“Abyssal ocean environments, which are over 3,000 meters deep, are some of the most food-deprived regions on the planet,” Sweetman said. “These habitats currently rely on less carbon per meter-squared each year than is present in a single sugar cube. Large areas of the abyss will have this tiny amount of food halved and for a habitat that covers half the Earth, the impacts of this will be enormous.” 

The impacts on the deep ocean are unlikely to remain there, the researchers say. Warming ocean temperatures are expected to increase stratification in some areas yet increase upwelling in others. This can change the amount of nutrients and oxygen in the water that is brought back to the surface from the deep sea. This low-oxygen water can affect coastal communities, including commercial fishing industries, which harvest groundfish from the deep sea globally and especially in areas like the Pacific Coast of North America, Thurber said.

“A decade ago, we even saw low-oxygen water come shallow enough to kill vast numbers of Dungeness crabs,” Thurber pointed out. “The die-off was massive.” 

Areas most likely to be affected by the decline in food are the North and South Pacific, North and South Atlantic, and North and South Indian oceans.

“The North Atlantic in particular will be affected by warmer temperatures, acidification, a lack of food and lower oxygen,” Thurber said. “Water in the region is soaking up the carbon from the atmosphere and then sending it on its path around the globe, so it likely will be the first to feel the brunt of the changes.”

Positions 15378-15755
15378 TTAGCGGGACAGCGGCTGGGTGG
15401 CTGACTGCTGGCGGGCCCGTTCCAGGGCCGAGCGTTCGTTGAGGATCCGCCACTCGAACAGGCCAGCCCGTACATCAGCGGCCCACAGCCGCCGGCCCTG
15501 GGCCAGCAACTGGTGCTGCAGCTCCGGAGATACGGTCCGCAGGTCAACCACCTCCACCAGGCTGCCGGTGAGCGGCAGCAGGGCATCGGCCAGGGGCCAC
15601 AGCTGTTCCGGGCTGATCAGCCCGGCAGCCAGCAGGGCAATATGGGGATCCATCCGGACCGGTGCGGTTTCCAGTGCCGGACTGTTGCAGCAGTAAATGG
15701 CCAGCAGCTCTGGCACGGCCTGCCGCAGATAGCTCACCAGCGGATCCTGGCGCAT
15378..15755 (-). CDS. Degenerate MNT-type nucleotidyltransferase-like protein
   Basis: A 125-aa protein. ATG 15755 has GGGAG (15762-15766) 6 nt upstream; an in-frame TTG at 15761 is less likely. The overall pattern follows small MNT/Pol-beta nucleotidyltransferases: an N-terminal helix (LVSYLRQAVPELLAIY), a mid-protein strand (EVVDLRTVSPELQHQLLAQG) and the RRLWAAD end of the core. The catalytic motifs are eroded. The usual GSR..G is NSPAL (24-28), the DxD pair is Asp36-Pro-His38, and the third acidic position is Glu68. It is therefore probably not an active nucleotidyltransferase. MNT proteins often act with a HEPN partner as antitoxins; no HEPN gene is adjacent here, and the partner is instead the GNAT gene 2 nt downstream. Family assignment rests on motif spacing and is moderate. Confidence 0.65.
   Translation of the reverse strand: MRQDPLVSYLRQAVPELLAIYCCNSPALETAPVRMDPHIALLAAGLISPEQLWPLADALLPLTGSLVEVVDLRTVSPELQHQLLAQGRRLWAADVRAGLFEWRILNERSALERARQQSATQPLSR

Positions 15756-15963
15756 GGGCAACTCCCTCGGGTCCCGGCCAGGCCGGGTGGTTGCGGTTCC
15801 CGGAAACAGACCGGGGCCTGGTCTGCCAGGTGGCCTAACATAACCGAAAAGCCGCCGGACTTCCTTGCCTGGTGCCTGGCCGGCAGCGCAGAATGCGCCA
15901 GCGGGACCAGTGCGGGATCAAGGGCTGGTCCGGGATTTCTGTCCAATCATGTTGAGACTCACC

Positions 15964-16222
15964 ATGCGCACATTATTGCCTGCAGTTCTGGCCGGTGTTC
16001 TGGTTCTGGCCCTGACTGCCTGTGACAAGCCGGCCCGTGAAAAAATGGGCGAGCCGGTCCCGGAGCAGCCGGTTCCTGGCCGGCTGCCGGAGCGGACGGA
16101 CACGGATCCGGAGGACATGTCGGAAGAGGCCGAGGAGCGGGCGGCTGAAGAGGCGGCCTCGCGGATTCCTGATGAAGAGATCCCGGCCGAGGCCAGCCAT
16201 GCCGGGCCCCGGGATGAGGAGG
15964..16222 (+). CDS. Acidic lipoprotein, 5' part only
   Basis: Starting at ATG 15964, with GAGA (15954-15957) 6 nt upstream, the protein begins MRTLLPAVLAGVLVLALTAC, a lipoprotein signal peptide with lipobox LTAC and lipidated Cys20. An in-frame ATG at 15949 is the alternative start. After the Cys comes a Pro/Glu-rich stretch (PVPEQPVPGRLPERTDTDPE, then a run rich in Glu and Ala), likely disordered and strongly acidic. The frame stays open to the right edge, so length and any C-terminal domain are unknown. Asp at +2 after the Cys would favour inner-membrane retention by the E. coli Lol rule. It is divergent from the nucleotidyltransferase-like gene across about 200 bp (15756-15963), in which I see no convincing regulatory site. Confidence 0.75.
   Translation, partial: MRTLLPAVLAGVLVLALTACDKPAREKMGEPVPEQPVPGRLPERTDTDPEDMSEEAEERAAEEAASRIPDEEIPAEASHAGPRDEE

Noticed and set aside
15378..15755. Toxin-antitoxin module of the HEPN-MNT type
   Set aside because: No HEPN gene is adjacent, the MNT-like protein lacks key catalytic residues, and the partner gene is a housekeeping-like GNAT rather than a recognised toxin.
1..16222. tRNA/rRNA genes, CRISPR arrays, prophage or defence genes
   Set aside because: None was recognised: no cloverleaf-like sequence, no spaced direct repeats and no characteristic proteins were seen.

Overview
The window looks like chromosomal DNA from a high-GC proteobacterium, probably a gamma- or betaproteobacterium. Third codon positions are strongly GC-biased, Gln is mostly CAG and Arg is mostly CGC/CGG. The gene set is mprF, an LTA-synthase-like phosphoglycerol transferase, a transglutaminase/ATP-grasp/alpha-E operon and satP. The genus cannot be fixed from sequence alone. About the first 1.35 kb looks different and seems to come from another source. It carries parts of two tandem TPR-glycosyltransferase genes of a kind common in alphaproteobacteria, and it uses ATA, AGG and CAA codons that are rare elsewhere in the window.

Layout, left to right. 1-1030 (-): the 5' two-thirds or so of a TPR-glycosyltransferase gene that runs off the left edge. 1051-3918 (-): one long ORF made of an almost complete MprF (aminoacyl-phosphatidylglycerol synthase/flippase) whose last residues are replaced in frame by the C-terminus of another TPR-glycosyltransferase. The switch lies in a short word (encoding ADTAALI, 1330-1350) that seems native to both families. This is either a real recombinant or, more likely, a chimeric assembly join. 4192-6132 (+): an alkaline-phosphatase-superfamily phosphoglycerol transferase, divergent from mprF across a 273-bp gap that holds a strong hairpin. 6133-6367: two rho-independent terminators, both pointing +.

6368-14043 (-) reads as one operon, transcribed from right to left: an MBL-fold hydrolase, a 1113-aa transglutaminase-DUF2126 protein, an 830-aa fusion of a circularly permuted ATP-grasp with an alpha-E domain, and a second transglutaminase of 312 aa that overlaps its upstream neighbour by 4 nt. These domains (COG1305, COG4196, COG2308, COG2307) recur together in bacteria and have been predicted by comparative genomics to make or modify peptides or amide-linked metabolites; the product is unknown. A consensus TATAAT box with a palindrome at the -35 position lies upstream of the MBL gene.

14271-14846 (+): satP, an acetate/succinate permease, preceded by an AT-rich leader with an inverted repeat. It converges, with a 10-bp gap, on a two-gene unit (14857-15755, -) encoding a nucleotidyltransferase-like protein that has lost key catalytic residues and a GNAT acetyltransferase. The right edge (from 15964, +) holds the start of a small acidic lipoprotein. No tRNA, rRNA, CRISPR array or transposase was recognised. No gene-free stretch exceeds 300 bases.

Thurber, who is a faculty member in Oregon State’s College of Earth, Ocean, and Atmospheric Sciences and the OSU College of Science, has previously published on the “services” or benefits provided by the deep ocean environments. The deep sea is important to many of the processes affecting the Earth’s climate, including acting as a “sink” for greenhouse gases and helping to offset growing amounts of carbon dioxide emitted into the atmosphere.

These habitats are not only threatened by warm temperatures and increasing carbon dioxide; they increasingly are being used by fishing and explored by mining industries for extraction of mineral resources. 

“If we look back in Earth’s history, we can see that small changes to the deep ocean caused massive shifts in biodiversity,” Thurber said. “These shifts were driven by those same impacts that our model predict are coming in the near future. We think of the deep ocean as incredibly stable and too vast to impact, but it doesn’t take much of a deviation to create a radically altered environment.

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Andrew Thurber, 541-737-4500, athurber@coas.oregonstate.edu; Andrew Sweetman, +44 (0) 131 451 3993, a.sweetman@hw.ac.uk

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Sea pig (Image Courtesy of Ocean Networks Canada)

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Methane seep (Image by Andrew Thurber, OSU)

CRSeep

“Late-life” genes activated by biological clock to help protect against stress, aging

CORVALLIS, Ore. – Researchers at Oregon State University have discovered that a subset of genes involved in daily circadian rhythms, or the “biological clock,” only become active late in life or during periods of intense stress when they are most needed to help protect critical life functions.

The findings, made in research done with fruit flies and published today in Nature Communications, are part of a unique stress response mechanism that was previously unknown.